Guest Talk "Spatial social network patterns inside cities"


Sandor Juhasz 

Date/Time:  09.11.2021, 10:00 am

Location: MS Teams*


Complex interaction networks of individuals in urban areas enabled by population density, co-location, and easy access together made cities the global engines of technological and economic progress. However, cities are also known for high levels of segregation, where disparate neighborhoods are separated from each other in the urban space. Furthermore, spatial segregation by income also fragments social networks, which can hinder progress and can deepen inequalities. Studying such phenomena in detail requires individual level spatial social network data with very high resolution. In this talk I will present two projects based on a unique, geolocalized Twitter dataset to study the spatial social network patterns of individuals inside the 50 largest metropolitan areas of the US.

The first project demonstrates that social capital measured by connection patterns of individuals is spatially more concentrated for residents of lower-income neighborhoods than for residents of higher-income neighborhoods. We map the micro-geography of individual online social connections in the 50 largest metropolitan areas of the US to analyze the spatial dimension of individual social capital by the share of friends, closed triads, and share of supported ties within short distances (1, 5, and 10 km) around users’ home location. We compare residents from below-median income neighborhoods with above-median income neighborhoods, and find that users living in relatively poorer neighborhoods have a significantly higher share of connections in close proximity. Moreover, their network is more cohesive and supported within a short distance from their home. These patterns prevail across the 50 largest US metropolitan areas with only a few exceptions. The found disparities in the micro-geographic concentration of social capital can feed segregation and income inequality within cities harming social circles of low-income residents.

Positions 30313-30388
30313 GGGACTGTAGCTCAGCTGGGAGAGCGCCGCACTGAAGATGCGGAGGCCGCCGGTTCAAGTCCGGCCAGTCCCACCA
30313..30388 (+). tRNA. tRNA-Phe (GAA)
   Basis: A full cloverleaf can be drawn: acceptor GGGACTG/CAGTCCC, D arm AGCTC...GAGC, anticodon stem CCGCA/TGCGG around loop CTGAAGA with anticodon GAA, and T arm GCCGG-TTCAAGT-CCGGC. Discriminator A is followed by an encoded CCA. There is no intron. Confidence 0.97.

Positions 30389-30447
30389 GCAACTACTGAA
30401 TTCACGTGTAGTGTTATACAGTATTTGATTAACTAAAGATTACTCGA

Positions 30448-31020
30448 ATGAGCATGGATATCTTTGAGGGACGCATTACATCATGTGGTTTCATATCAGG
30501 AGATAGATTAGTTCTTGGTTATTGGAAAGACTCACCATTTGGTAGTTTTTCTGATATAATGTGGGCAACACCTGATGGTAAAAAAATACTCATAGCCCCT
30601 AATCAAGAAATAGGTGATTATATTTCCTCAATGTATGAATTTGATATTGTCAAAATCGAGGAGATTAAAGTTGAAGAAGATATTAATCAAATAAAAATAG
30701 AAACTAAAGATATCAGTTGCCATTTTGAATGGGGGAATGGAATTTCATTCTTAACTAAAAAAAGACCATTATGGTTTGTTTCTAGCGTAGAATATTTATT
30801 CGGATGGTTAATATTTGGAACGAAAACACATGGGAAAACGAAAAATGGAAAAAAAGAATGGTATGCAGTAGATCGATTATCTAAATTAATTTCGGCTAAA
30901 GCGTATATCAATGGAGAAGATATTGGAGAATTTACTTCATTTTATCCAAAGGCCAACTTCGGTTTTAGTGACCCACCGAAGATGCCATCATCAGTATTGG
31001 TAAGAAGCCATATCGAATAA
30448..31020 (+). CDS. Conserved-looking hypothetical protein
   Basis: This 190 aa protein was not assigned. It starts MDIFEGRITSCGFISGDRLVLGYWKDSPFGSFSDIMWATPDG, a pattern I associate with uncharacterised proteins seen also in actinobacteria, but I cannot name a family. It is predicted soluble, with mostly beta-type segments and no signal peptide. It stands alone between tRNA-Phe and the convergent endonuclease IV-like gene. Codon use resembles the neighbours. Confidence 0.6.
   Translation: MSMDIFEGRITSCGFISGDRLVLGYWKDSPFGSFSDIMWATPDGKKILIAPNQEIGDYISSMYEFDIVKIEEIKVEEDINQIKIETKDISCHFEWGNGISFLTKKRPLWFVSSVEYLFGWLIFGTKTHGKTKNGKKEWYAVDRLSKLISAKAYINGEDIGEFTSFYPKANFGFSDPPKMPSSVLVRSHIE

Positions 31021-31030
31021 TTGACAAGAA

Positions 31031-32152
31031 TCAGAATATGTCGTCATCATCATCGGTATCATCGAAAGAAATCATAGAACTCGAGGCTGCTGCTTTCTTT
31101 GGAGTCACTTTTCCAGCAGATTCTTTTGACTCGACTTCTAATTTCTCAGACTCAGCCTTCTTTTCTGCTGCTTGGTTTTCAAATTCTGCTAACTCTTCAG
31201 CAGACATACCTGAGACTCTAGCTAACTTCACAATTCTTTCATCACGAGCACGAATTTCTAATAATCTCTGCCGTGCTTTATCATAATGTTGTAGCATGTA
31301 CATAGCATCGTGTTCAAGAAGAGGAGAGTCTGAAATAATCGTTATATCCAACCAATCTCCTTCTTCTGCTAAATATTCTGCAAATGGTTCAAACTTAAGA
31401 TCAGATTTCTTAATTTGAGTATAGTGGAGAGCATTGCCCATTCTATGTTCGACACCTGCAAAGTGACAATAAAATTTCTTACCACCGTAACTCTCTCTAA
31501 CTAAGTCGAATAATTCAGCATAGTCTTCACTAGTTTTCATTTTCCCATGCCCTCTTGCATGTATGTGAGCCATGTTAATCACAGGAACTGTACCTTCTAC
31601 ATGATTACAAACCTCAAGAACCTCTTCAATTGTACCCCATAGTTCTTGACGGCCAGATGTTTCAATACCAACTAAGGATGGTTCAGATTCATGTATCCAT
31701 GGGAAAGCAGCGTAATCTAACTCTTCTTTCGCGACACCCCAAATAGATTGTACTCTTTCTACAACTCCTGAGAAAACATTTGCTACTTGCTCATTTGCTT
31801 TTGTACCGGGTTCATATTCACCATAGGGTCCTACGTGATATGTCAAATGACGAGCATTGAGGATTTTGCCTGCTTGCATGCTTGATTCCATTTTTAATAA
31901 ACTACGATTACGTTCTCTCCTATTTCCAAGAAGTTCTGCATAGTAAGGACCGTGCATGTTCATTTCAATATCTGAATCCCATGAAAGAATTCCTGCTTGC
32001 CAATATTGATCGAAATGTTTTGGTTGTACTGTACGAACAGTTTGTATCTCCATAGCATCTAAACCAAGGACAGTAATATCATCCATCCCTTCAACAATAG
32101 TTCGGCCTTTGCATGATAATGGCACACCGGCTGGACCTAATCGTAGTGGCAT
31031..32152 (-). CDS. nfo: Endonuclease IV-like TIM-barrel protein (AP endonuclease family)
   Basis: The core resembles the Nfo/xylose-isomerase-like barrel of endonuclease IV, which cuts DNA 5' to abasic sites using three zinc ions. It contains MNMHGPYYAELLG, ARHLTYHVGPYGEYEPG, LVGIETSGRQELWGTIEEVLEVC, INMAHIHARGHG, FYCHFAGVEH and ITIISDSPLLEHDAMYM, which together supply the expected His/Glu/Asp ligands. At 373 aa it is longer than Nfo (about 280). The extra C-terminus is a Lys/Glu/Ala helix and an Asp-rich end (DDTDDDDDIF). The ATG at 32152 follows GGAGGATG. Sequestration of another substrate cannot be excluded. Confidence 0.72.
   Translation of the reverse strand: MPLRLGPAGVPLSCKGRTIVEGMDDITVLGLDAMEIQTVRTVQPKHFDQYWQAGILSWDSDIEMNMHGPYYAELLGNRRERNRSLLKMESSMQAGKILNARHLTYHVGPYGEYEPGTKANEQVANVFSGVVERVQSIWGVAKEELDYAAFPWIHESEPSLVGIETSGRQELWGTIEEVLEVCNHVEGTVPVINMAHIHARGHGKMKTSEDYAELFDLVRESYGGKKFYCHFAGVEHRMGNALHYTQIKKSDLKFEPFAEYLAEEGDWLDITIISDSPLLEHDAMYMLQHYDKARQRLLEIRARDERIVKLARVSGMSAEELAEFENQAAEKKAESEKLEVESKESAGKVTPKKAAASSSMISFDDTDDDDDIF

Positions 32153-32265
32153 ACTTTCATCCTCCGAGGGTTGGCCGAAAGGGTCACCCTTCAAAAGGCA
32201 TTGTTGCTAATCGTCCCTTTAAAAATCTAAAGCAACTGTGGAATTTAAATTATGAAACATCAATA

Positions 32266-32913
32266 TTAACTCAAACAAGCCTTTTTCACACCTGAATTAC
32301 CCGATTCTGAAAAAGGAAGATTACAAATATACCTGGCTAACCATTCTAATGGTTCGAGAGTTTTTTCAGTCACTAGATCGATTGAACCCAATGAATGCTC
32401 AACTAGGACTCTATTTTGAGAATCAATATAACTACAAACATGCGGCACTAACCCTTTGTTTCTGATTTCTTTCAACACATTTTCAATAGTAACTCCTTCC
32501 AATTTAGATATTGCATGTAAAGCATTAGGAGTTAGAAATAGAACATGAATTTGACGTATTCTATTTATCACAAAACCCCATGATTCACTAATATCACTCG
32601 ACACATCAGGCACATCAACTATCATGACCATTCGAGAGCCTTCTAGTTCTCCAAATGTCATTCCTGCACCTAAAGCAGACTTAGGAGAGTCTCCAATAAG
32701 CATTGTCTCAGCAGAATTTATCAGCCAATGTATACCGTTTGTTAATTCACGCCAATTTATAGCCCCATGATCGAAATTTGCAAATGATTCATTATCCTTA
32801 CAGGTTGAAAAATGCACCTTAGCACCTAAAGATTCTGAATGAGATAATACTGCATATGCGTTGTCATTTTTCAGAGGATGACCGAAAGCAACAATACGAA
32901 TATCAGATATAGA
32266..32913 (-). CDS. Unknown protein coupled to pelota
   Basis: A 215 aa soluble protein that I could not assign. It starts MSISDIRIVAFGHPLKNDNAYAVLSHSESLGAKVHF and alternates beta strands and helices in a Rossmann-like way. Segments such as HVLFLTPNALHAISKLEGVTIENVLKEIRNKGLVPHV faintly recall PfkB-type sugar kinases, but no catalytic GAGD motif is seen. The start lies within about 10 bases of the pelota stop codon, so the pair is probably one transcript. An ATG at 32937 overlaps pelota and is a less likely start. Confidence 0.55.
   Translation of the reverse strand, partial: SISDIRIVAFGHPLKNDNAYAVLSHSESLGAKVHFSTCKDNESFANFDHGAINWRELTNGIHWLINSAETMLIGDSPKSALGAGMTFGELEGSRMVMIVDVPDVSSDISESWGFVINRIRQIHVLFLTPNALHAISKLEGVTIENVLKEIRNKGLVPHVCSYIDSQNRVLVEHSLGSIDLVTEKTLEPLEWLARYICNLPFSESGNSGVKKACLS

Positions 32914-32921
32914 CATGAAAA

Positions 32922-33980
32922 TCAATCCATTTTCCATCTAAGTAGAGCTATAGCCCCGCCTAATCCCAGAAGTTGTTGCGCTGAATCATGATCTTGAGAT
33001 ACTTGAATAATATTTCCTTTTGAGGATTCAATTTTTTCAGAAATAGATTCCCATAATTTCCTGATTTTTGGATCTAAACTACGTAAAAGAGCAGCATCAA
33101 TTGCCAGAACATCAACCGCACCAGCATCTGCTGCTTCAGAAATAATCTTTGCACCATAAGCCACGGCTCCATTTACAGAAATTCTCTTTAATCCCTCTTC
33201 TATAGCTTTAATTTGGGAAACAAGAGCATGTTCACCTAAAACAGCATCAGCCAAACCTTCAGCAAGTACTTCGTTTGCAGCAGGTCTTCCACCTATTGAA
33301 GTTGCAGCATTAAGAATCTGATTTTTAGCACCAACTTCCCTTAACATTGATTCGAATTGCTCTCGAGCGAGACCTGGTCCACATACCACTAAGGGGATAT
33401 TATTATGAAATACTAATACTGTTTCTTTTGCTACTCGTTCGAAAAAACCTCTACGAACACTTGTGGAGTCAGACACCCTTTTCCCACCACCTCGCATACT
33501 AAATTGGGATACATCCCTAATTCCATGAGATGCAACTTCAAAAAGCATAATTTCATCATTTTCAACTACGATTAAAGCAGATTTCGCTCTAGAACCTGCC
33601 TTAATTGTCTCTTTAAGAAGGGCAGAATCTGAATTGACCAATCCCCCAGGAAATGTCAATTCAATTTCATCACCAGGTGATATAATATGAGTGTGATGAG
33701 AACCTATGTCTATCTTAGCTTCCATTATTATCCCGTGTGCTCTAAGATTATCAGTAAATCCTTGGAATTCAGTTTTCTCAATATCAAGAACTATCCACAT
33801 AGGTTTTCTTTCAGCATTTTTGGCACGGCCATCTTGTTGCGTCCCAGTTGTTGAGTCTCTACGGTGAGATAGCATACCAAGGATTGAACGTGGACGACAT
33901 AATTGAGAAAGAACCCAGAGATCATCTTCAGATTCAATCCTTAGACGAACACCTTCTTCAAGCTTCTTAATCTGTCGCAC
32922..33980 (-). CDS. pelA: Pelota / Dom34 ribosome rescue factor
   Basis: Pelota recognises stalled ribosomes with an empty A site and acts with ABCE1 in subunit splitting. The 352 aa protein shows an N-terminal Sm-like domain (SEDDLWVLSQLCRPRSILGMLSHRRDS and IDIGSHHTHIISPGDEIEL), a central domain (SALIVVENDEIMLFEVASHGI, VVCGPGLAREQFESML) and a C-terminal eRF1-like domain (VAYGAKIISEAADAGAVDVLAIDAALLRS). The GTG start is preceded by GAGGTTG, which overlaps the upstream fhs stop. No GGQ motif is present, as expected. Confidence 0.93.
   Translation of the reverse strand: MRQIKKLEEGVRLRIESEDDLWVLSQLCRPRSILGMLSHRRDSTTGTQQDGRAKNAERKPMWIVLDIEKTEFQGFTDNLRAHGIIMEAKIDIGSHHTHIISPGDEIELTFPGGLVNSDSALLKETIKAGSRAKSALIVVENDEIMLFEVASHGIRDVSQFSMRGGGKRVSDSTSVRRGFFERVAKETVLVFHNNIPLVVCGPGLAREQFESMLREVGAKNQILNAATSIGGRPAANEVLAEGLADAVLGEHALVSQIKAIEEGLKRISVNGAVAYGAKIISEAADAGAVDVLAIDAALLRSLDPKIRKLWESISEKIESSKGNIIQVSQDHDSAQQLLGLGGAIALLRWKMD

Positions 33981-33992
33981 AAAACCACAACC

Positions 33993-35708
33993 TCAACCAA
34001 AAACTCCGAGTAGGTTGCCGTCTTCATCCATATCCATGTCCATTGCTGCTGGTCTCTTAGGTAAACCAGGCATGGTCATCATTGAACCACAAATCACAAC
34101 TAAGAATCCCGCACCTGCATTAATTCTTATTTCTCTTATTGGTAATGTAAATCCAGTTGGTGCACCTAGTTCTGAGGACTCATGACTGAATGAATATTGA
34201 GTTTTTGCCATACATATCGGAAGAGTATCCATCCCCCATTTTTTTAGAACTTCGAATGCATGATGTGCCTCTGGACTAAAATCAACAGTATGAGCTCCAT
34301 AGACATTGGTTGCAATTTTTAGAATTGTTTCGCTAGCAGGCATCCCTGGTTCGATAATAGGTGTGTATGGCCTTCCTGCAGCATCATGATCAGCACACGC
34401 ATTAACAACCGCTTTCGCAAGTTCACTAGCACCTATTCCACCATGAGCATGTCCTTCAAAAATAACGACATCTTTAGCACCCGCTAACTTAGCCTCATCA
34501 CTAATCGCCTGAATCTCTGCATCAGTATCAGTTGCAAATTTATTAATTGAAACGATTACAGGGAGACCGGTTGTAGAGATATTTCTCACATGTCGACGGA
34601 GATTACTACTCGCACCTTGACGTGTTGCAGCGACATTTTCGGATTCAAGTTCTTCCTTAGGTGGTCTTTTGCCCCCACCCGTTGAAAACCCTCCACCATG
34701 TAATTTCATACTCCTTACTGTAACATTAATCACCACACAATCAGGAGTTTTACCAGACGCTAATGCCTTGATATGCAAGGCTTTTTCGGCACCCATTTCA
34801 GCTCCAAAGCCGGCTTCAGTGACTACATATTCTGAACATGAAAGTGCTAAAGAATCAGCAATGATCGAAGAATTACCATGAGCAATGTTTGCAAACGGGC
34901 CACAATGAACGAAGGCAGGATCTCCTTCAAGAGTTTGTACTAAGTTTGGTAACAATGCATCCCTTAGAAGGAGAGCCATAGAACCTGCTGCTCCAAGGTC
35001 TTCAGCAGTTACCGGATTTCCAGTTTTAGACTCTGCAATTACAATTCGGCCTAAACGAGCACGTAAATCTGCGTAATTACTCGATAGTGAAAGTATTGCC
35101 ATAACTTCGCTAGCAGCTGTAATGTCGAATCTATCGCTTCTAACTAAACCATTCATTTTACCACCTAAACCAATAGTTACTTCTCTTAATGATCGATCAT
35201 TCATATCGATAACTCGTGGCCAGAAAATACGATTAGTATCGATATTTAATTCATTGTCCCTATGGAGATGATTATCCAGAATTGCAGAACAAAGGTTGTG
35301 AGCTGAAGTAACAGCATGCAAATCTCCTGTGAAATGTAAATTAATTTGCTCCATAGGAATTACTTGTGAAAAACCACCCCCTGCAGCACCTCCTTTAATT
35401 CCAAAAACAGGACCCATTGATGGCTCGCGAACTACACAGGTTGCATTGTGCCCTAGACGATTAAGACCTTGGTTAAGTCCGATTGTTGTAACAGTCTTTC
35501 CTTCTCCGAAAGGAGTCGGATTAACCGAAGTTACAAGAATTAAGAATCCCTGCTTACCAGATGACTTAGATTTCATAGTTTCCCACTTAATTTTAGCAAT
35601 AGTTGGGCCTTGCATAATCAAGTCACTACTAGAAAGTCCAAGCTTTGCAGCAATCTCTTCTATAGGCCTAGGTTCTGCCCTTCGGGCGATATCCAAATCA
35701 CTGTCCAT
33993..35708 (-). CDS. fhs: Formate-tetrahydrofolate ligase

The second project aims to better understand how mixing in urban social networks is facilitated by commuting. We use the same Twitter dataset to track the home and work locations as well as the mutual followership ties of 348,850 users in the 50 largest metropolitan areas of the US. An above‐median commuting distance in cities is linked to more diverse individual networks, moreover, we find that longer commutes are associated with a nearly uniform, moderate reduction of overall social tie assortativity across all cities. This suggests a universal relation between long‐distance commutes and the integration of social networks. Our results inform policy that facilitating access across distant neighborhoods can advance the social inclusion of low‐income groups.

* If you are interested in the talk, please contact

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